Friday, December 13, 2013

Elderly Religious going through a “very difficult time”

Fr Tony Byrne, CSSp and Sr Kathleen Maguire, PBVM.
Elderly Religious are going through a “very difficult time” as they cope with old age, sickness, no vocations, the closutre of convents and monasteries and the negative reaction to the revelations of clerical and institutional abuse.

A conference held in Dublin on Friday heard Sr Kathleen Maguire, PBVM, warn of the difficulties an increasingly large number of aging Religious are experiencing.

She also related her experience of hearing people shout abuse at a group of priests on the street.

Sr Kathleen was addressing 204 elderly priests, nuns and brothers at the ‘Valuing the Giftedness of Elderly Religious’.

The group of priests “had nothing to do with the scandals, but we’ve all been tarred by them,” she explained. 

She asked those at the conference to reflect on their giftedness and the “greatest gift if all – of being called by God to live such a way of life.”

The attendees were given practical advice on getting their community to value them. If we want to be understood and forgiven, then we must make very sure that we do the same for others. Every right has a corresponding duty.” Sr Kathleen said.

Referring to the challenges to Religious and religious life today, Sr Kathleen said it was important for Irish society to remember that the scandals were caused by the few. 

“Unfortunately we are all inclined to be tarred with the same brush – and that is what pains us.”

She also reminded conference delegates that the Apostles went through a tough time on the sea with Jesus who was fast asleep when a storm grew up. The Apostles reacted by crying out to Jesus and asking him if he did not care that they were all going to drown.

“We are being pruned like the rose tree – like any tree that has to have new life,” the Presentation Sister said.

Speaking to CatholicIreland.net after the conference, Sr Kathleen said that while some might accuse her of blowing a trumpet on behalf of the Religious, she responded, “It is about time we did, we have been receiving all this flack over all the bad things and nobody seems to be coming up with the tremendous amount of work that has been done by the Religious.”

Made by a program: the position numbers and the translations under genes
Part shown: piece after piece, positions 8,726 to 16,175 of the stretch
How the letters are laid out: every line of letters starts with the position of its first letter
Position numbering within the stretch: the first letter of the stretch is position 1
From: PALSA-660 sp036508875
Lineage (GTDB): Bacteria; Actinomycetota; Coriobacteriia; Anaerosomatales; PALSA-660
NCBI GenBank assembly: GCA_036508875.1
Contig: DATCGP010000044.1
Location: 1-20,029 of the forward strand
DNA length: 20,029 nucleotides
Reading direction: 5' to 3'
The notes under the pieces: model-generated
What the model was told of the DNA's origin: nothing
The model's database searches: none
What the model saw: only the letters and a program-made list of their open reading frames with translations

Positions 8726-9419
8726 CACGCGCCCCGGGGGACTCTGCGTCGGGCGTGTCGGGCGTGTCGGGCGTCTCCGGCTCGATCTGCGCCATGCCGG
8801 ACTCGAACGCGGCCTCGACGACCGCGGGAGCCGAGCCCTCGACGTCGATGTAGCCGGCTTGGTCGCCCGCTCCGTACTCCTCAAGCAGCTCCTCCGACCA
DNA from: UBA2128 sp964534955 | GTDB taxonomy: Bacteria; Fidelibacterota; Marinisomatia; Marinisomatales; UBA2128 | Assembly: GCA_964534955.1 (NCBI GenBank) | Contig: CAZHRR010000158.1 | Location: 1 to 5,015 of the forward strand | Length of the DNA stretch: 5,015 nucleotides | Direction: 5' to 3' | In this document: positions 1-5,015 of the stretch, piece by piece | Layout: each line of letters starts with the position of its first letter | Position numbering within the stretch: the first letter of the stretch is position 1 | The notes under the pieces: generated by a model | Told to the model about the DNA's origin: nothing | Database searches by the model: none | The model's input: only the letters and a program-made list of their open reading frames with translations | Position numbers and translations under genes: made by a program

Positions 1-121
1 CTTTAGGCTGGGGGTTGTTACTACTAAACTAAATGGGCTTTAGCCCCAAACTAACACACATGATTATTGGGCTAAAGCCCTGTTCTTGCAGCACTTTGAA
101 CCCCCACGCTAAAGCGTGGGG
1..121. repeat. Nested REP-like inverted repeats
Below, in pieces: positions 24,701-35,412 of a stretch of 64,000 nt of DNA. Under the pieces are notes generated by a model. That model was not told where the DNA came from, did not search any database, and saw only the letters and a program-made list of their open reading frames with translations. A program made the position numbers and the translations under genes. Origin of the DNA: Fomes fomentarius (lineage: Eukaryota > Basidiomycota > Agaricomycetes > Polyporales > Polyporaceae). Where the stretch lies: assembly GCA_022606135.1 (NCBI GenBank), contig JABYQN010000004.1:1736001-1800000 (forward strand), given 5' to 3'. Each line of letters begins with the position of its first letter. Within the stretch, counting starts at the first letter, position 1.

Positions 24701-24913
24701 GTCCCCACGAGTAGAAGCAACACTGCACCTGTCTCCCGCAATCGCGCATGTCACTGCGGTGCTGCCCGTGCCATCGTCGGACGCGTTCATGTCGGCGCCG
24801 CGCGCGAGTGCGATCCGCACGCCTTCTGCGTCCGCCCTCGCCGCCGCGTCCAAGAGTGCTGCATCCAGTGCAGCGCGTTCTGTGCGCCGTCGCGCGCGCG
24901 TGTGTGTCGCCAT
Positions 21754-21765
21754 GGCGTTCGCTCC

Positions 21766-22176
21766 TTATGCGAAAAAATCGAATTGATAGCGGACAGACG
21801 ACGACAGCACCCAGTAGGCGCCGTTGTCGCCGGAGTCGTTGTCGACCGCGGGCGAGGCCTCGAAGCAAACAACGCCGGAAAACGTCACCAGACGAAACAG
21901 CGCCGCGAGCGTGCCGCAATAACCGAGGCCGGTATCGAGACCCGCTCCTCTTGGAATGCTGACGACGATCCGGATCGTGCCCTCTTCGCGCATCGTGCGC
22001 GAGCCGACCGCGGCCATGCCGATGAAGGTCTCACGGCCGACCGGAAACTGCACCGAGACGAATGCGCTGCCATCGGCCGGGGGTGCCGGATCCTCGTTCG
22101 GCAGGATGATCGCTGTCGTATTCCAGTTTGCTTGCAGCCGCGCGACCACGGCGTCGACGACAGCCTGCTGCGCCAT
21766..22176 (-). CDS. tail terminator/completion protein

Spiritan, Fr Tony Byrne also addressed the conference. Both he and Sr Kathleen are well known for the courses they run on bullying.

Speaking after the conference to CatholicIreland.net, Fr Byrne called on religious congregations to check whether their many elderly nuns and priests are being subjected to abuse and bullying in their retirement homes.

The author of a number of books on bullying said that families and religious communities need to ensure that retirement homes operate an anti-bullying charter.

In his address, the former missionary cited figures which show that over the past two years there have been 4,152 referrals of elder abuse and bullying to the HSE.  

Speaking afterwards, he said he has rarely gone into a retirement home where he has seen an anti-bullying charter displayed.

“The charter is supposed to be there for the residents. It should also be there for those employed in these homes as a requirement of their contract, stating that they will follow the procedures outlined in the charter.”

The 82-year-old said bullying could also occur between one retired person and another, as well as between staff and residents.

“I think in general the elderly in these homes live in a culture of silence about abuse because they fear that if they talk about it they may be thrown out and looked on as trouble-makers.”

Living in the midst of a “disposable society”, Fr Byrne said it was important for elderly religious to hear that they still have a role in that society and in the church.

“They have a role to play, an experience to tell, and a story to tell. They can do something still. They shouldn’t be regarded as passive members of any organisation – they should be respected. But they are not always respected,” he warned.  

He also called for elderly religious to be respected for their example of a long life of commitment to their calling and their loyalty which he said should be recognised and admired.

Describing himself as very pleased with the conference, which was also addressed by clinical psychologist, Dr Marie Murray and Abbot Mark Patrick Hederman of Glenstal, Fr Byrne said that the conference programme had already been given successfully in Scotland and would be offered elsewhere in the UK and Ireland on invitation.

No comments: